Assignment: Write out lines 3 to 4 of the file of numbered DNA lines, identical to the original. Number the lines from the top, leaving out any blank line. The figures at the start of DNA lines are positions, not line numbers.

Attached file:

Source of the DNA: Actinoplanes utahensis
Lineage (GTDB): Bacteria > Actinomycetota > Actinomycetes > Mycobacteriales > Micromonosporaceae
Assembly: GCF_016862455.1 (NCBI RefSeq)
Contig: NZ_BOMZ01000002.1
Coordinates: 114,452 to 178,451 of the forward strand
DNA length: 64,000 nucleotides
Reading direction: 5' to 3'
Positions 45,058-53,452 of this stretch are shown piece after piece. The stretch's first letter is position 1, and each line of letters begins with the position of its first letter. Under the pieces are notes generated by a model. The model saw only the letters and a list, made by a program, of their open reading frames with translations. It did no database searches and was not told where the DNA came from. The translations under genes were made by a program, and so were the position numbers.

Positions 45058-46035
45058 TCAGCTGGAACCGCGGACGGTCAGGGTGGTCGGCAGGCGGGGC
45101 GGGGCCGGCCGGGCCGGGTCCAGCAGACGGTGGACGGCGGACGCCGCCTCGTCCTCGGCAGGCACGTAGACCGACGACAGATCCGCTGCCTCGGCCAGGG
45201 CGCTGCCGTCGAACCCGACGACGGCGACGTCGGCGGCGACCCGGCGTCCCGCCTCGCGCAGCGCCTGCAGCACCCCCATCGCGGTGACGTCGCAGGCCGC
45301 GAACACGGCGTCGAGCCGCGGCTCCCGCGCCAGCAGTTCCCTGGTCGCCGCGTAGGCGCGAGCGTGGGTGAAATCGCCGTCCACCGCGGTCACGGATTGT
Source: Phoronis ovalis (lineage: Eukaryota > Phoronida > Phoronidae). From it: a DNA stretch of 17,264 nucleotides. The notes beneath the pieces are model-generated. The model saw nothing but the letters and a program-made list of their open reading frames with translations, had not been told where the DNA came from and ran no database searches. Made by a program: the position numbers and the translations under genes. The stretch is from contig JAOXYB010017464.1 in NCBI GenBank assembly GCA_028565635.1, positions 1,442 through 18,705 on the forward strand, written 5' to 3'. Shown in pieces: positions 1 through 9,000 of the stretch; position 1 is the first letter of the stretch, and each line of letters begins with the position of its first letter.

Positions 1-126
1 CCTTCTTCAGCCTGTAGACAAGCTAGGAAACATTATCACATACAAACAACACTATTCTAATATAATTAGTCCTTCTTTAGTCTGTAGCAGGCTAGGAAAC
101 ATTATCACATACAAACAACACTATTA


Assembly: GCF_016862455.1 (NCBI RefSeq)
Contig: NZ_BOMZ01000002.1